Do you have questions about the Good Guy Clause? The GGC is an important part of Manhattan commercial lease negotiations.
Thomas Murtha, Partner at Capstone Realty, defines the GGC in informative detail and discusses how it can benefit both the tenant and the landlord.
What is the Good Guy Clause?
The purpose of the Good Guy Clause (GGC) is to help landlords avoid a lengthy and costly eviction process in the event that a tenant has ceased to pay rent, and to help tenants limit the amount of security deposit. The GGC is also known as “Good Guy Guarantee,” “Limited Personal Guarantee,” or simply “Guarantee.”
Although the language will vary from one GGC to another, the following requirements are typically found therein:
- Tenant must give notification to the landlord (notification period varies – typically three to six months)
- Tenant must deliver keys of the demised premises to the landlord or managing agent and surrender the demised premises to the landlord in broom clean condition and free of all subleases or licensees.
- Tenant must be up to date with all amounts due and payable under the lease as base rent or additional rent or other such charges.
THE SPIRIT OF THE GOOD GUY CLAUSE
The spirit of the Good Guy Clause is a Personal Guaranty from either the principal or officer of the corporate entity that signs the lease, thereby making him/her personally liable for the rent while the corporate entity occupies the space. In the event the tenant ceases to pay rent, for whatever reason, the tenant will be a “good guy” and will vacate the premises, effectively ending the personal liability.
The majority of landlords in Manhattan require a Good Guy Clause to be signed and will typically perform a credit check on the individual(s) that intends to sign the clause. The most important thing to do prior to signing the GGC is to make sure there is no “long tail” attached to it. Tenants must ensure that the Personal Guaranty terminates as soon as the demised premises are surrendered / returned to the landlord. Tenants also must be hyperaware of the notice period required to activate the rights of the GGC. For instance, some landlords will require that tenants give six months’ notice prior to exercising the Good Guy Clause. As a tenant, you ideally want to trim this notice period down to three months or less.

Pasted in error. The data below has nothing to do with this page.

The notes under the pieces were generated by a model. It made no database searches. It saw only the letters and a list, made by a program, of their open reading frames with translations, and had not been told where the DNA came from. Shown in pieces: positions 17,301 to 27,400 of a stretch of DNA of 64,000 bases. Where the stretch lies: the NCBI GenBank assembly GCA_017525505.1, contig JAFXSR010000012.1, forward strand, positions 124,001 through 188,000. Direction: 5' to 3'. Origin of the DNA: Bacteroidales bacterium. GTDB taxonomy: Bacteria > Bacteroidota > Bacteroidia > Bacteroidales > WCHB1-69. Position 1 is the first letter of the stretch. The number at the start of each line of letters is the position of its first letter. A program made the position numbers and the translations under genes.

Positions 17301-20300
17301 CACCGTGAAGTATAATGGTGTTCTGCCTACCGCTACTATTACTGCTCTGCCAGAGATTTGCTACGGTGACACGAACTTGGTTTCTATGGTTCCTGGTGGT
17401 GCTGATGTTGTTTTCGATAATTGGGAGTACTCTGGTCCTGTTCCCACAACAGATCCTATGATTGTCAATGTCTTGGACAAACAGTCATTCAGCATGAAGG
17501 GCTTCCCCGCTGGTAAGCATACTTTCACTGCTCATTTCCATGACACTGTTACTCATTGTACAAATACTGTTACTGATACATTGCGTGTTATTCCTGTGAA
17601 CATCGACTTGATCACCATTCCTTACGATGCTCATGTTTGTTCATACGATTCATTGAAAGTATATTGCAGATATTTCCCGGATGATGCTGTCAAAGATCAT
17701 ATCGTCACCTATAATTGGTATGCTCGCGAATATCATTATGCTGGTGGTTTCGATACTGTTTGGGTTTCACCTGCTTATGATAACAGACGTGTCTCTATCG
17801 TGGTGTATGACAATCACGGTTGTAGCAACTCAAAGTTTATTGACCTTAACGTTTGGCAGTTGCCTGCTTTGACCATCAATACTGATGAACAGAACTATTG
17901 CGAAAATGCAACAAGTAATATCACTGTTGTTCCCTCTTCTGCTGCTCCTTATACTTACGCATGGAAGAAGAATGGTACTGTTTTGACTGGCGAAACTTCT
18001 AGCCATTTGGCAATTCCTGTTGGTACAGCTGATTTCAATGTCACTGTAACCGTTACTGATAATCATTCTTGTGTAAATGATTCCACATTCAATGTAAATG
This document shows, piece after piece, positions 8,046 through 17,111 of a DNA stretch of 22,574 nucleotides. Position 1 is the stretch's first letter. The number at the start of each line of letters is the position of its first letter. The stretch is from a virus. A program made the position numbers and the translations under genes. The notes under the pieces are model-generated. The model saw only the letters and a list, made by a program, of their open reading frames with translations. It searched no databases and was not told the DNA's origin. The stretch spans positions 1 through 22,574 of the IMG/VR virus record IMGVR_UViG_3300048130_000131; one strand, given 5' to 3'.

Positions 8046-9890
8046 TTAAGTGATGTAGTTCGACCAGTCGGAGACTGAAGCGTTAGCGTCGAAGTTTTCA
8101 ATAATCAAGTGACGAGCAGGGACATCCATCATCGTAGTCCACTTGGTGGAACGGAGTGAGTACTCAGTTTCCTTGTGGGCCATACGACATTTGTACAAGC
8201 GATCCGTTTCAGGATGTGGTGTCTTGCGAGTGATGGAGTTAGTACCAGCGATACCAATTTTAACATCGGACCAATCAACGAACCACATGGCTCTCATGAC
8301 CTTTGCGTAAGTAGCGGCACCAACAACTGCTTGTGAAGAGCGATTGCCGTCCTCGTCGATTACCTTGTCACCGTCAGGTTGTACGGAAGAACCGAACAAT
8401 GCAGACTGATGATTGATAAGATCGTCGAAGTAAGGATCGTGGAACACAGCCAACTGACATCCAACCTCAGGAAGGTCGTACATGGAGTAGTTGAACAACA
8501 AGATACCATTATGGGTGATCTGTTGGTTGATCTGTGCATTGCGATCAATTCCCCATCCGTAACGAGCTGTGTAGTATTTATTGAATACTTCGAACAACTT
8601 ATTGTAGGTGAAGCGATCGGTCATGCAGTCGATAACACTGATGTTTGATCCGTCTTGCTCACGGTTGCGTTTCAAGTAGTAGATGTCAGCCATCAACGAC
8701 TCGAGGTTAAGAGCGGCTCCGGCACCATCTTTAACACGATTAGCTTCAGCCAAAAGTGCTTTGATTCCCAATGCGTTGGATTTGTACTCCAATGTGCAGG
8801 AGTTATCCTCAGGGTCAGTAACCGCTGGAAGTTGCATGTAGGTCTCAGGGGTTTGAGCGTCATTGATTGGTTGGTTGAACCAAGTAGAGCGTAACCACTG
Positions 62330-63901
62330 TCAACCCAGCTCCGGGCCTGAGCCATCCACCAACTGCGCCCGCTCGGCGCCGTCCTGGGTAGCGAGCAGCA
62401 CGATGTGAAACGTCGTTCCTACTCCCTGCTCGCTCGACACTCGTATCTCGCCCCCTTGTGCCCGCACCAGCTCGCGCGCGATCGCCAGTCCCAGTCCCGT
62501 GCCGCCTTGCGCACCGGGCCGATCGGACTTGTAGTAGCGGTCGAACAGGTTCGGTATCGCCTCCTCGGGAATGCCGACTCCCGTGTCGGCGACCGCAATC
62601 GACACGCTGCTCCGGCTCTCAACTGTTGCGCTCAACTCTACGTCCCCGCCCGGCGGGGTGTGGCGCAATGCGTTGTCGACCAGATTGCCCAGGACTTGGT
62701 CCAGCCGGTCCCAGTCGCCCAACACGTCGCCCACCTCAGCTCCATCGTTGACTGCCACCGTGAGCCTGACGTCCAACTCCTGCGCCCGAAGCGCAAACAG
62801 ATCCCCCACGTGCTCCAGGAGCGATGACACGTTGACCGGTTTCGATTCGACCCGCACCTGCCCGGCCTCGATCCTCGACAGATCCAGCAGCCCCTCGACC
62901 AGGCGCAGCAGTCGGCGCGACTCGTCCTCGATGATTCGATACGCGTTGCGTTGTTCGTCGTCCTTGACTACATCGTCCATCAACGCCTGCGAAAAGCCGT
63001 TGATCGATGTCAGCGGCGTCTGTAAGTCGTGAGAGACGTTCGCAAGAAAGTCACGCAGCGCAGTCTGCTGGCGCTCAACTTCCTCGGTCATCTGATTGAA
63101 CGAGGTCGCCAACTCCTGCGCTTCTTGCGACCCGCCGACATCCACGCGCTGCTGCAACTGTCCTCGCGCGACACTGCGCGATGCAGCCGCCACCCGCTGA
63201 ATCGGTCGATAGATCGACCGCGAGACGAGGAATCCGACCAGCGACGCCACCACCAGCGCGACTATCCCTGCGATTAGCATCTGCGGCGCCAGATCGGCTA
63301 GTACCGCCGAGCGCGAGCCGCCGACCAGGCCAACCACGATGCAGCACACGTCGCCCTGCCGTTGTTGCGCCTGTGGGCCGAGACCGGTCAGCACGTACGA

IN THE EVENT YOU DECIDE TO SELL YOUR BUSINESS
It is also important to ask for language to be inserted into the Good Guy Clause in the event you decide to sell your business. It seems the majority of business owners that I work with do not have an exit strategy in place with regards to the lease or an intention to sell their business any time soon, however, it is important to have the proper lease and GGC language in place in case the long term goals of the company change. Most landlords are fine with inserting language that states tenants have the right to transfer the Good Guy Clause to another individual of the same financial strength in the event the business is sold.
A majority of the office leases in Manhattan contain a Good Guy Clause.
WHEN THE GOOD GUY CLAUSE IS NOT SIGNED
In the instances where a Good Guy Clause is not signed:
- The principal of the corporate entity is not a U.S. citizen.
- The company is publically traded.
- The landlord does not require a GGC to be signed.
- The principal absolutely refused to sign the GGC, and in exchange, a higher security deposit is the result.
If you have questions about the GGC and the commercial real estate industry, then just ask us. Thomas Murtha will answer any questions that you may have. You can visit the GGC website and submit your inquiries.